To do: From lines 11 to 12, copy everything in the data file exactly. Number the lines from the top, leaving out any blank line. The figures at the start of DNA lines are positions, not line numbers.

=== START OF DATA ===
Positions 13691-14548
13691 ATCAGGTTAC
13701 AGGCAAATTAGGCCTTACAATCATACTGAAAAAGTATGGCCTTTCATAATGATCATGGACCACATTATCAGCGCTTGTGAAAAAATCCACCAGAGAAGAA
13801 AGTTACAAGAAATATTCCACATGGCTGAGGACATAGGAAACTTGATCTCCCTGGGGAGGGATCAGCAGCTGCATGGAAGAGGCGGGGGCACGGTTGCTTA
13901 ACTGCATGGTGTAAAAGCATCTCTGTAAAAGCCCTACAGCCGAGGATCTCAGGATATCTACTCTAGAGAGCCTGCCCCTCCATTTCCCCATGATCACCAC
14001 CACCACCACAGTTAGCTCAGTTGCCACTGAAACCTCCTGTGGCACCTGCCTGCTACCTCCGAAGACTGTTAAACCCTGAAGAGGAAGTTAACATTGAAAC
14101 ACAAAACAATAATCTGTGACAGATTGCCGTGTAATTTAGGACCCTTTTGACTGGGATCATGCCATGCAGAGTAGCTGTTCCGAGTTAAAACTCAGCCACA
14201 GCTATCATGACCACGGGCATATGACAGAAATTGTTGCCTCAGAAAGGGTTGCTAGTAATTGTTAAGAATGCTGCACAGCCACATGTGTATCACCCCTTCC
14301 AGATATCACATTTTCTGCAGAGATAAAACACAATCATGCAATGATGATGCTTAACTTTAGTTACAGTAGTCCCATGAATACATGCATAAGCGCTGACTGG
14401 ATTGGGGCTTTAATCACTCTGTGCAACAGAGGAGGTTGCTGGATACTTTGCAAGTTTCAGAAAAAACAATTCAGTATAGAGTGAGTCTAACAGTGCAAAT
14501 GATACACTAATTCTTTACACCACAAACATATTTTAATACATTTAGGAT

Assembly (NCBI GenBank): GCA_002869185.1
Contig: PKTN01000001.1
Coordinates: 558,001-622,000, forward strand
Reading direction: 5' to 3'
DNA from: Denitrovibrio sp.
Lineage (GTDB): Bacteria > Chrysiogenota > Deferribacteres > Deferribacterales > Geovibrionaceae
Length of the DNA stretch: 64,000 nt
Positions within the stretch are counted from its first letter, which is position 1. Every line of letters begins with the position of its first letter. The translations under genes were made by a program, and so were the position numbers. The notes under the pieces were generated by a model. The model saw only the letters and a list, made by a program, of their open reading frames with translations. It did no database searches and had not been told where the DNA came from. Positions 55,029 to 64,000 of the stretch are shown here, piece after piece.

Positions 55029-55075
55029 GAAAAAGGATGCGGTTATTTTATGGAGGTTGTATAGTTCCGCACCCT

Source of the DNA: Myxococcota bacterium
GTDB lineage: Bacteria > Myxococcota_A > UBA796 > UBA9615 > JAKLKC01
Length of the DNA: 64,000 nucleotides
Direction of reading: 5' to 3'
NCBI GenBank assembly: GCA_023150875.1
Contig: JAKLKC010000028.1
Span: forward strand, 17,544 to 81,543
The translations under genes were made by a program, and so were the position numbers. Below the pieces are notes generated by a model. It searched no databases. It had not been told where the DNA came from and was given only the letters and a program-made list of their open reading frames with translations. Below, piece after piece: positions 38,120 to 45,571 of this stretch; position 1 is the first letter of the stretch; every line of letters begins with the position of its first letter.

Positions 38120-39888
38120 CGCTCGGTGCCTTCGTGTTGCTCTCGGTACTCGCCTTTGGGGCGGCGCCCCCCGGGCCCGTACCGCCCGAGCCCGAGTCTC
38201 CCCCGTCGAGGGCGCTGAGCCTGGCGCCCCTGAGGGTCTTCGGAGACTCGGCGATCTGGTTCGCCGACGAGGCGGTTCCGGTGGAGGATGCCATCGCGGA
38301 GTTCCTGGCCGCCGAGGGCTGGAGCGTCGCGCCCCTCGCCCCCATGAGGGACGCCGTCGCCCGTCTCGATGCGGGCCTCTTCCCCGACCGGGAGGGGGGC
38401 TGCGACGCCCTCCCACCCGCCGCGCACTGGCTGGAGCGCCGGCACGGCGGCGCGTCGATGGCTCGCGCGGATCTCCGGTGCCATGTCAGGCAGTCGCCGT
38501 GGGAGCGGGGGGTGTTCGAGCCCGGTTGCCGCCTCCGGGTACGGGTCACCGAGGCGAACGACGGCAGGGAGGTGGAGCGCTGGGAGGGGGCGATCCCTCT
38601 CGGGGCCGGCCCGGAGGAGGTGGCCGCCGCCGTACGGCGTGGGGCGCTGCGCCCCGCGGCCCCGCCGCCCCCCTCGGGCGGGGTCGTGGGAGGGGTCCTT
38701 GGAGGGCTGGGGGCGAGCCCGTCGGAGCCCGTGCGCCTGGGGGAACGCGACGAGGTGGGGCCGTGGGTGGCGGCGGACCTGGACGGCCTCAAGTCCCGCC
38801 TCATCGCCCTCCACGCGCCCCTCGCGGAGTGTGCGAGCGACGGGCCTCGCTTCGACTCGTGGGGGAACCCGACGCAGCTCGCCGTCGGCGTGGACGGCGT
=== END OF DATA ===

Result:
14501 GATACACTAATTCTTTACACCACAAACATATTTTAATACATTTAGGAT

Assembly (NCBI GenBank): GCA_002869185.1